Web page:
• by Rigel47 (2991727) on Saturday June 14, 2014 @08:38AM (#47235831)
          Wow.. so adding IL to FL on my "do not visit" list due to their infantile and corrupt police.
    • by Frobnicator (565869) on Friday June 13, 2014 @11:13PM (#47234699) Journal

      I don't think you'll need to fund it. If you haven't read the PDF of his complaint, the listing of facts is surprisingly strong.

      Seriously, it is short, just read the few pages in the middle. Complaint in PDF [arstechnica.net].

      The claims include that there are written documents (probably email) between the mayor and the chief of police, where the mayor tells the cops to do something, the police chief says there is no legal basis, and the mayor tells him to do it anyway. Then the claims include that the cops made written statements (again, probably email) that show officers were ordered to arrest him, they balked saying there was no legal basis, but the police chief ordered it anyway. If he has those emails, that is rather damning.

      The list of claims continues by citing court records, where the police filed an empty form citing no probable cause even though the law requires proper documentation. Granting a warrant based on a blank probable cause statement is also pretty damning for those involved.

      If he actually has those papers, city officials and court officials declaring that they knew it was illegal but did it anyway, that is going to be hard for the individuals to deny.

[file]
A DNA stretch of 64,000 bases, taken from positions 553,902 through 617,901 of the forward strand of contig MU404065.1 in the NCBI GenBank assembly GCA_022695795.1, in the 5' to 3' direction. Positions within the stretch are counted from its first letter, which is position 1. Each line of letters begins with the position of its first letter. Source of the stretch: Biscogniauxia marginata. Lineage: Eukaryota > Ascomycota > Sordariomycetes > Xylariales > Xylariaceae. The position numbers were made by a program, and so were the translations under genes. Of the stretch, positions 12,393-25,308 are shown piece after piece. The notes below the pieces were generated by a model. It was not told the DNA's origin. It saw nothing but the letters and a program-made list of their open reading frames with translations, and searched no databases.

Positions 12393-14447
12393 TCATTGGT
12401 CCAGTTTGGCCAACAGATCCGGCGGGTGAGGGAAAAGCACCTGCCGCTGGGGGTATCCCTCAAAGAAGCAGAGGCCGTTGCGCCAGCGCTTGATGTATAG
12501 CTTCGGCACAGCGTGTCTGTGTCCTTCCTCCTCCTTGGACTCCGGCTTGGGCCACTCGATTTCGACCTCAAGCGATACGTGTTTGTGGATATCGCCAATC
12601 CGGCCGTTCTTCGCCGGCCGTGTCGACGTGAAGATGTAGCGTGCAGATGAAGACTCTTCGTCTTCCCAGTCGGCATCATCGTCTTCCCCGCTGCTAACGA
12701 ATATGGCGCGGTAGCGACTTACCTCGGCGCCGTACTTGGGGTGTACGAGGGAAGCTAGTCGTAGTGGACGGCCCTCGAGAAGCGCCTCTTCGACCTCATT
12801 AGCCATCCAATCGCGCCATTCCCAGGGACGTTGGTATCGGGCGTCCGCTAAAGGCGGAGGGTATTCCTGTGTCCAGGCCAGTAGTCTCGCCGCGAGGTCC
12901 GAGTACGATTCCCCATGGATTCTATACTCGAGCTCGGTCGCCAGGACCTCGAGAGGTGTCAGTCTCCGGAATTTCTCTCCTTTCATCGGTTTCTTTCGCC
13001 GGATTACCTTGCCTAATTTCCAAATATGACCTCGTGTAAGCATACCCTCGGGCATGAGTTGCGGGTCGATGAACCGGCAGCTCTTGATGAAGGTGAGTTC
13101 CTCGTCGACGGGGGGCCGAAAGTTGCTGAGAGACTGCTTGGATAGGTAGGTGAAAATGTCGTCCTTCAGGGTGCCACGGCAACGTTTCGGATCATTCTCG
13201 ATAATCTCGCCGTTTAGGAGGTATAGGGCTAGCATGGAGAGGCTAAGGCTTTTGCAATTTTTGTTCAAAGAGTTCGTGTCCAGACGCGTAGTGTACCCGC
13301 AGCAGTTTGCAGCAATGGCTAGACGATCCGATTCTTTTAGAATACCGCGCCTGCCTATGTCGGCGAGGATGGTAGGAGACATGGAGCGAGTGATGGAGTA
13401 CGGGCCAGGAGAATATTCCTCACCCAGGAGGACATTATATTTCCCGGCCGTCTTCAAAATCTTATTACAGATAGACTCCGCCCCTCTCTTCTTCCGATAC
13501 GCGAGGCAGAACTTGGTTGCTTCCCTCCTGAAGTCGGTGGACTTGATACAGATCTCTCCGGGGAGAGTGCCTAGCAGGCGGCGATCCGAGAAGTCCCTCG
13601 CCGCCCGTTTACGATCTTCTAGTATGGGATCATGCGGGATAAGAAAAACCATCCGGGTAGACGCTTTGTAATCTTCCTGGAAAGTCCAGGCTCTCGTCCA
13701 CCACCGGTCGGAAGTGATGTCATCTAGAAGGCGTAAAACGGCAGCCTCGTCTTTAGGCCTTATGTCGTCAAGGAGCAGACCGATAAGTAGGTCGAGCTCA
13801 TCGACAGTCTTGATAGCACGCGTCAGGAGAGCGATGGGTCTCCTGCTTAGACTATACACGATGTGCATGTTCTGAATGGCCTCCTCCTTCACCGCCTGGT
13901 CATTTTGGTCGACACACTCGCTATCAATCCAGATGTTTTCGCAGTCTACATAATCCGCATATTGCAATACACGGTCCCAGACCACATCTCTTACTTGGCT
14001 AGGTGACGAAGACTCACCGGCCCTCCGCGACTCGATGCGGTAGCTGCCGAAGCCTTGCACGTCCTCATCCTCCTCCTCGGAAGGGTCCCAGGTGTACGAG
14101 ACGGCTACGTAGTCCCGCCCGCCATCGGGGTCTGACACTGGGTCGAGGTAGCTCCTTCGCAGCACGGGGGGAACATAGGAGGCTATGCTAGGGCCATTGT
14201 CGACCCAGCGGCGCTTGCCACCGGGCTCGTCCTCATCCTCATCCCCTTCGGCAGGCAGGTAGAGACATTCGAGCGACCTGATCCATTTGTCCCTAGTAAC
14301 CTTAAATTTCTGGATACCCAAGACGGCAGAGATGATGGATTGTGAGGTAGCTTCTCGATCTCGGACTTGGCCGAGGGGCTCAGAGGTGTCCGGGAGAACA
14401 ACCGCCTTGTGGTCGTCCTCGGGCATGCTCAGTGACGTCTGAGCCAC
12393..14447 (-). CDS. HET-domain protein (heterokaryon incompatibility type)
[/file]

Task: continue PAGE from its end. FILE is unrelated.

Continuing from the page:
A few of them are likely just CYA papers, but if accurate, the exchange boils down to this: "Do this illegal thing." "Sorry boss, it is against the law." "I know it is against the law, do it anyway." If the allegations can be substantiated (and since the suit says those are all public official records, it should be easy to validate) then this case will be a quick settlement.

      • by rtb61 (674572) on Friday June 13, 2014 @11:58PM (#47234805) Homepage

        Based upon that, the fellow is tackling the problem all wrong. First up should be a call to Federal Authorities to file a complaint for infringement of his civil rights and let them do all the heavy lifting. Once the Feds have successfully prosecuted the case, his civil suit then becomes a simple manner of negotiating out the value of the claim.

      • by Anonymous Coward on Saturday June 14, 2014 @04:56AM (#47235369)

        For a country keen on its seperation of powers, I'm constantly surprised there aren't independent police and prosecuting authorities. Appointments at the top are one thing, but direct orders from politician to police should be third world stuff.

      • by Rigel47 (2991727) on Saturday June 14, 2014 @08:42AM (#47235835)
        The real question is where the fuck are the indictments? This is *criminal* behavior and yet the taxpayer is going to shoulder "justice." Until cops and elected officials get put in cuffs when they break the law this sort of BS will continue to happen.
      • by Maxo-Texas (864189) on Saturday June 14, 2014 @12:59PM (#47236867)

        I think this part is cool.

        "The claims include that there are written documents (probably email) between the mayor and the chief of police, where the mayor tells the cops to do something, the police chief says there is no legal basis, and the mayor tells him to do it anyway. Then the claims include that the cops made written statements (again, probably email) that show officers were ordered to arrest him, they balked saying there was no legal basis, but the police chief ordered it anyway. If he has those emails, that is rather damning."

        It shows the police still have a conscious and awareness they were breaking the law. I know it's bad that they went ahead and broke the law in the end.